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Student Loan Debt
Student loan debt is so common today and is arguably the worst kind of debt to have.
Debt is never a happy subject. And if you have student loan debt, you are all too aware of the feeling of helplessness of being in debt. Unlike almost every other kind of debt, student loan debt can almost never be removed from your life except to pay it back. It’s with you until the day you die, or pay it off, whichever comes first.
Most of the nation’s outstanding student loan debt is owed by younger households. In 2010, 70% of the total student debt was owed by households headed by those under age 45. Nearly a fifth (18%) of the outstanding debt was owed by households age 45-54.
Student loan debt is owned by a vast majority of well-educated individuals by an overwhelming amount. Although not all of this debt is by individuals who have a college degree, it is an alarming 70% of college graduates. And among these, the scales are heavily tipped towards middle-income and upper-income homes.The remaining 30% is owed by individuals making less than $36,000 a year. That being said, it is the country’s least wealthy individuals who actually owe the most. These are individuals making less than $10,000 annually. This is primarily due to the younger age of the individuals.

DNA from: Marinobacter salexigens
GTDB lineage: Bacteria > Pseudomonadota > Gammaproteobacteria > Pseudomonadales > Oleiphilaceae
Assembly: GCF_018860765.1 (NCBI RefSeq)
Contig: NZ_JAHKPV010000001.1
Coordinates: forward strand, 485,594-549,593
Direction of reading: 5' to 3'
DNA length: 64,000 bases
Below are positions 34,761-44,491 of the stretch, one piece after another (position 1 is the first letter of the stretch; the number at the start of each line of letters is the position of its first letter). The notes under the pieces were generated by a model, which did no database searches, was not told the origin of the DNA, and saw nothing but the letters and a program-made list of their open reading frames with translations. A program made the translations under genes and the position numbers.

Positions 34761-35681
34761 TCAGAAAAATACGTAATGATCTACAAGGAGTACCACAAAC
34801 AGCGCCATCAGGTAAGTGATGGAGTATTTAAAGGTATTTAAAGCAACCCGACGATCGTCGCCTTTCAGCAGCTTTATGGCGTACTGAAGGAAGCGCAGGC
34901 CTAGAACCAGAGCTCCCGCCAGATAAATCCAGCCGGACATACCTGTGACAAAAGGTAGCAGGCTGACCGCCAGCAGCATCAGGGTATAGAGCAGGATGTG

Knowing this information and having student loan debt, begs the question: Should we even allow our children to acquire the same fate? With Obama’s loan forgiveness and repayment programs, we are offered some hope. It’s possible to have some or all of your student loan debt forgiven. But frankly, it is not very likely. Loan rehabilitation and income-based repayment programs do help to decrease monthly payment amounts. Unfortunately, with accruing interest and 20-year repayment plans, it’s difficult to feel you are making any progress repaying it. The worst thing to do is let them default. It adds additional collections costs, ruins your credit and gives you zero relief from the debt. It always makes your situation far worse.
If you are in student loan debt, it may help to eliminate other debt to help you focus on your student loan repayment. If you can pay off all other debt, it makes your student loan debt less overwhelming. However, if you can not, consider filing bankruptcy. Schedule a consultation with an attorney, to go over your bankruptcy options. He may not help with your student loans, but may help to get you in a better financial situation where you are able to start paying them back. For more information on student loan debt, visit the Department of Education website.
We are a debt relief agency and have practiced bankruptcy law for a combined 50 years. Our services include helping individuals and couples file for bankruptcy relief under the Bankruptcy Code.
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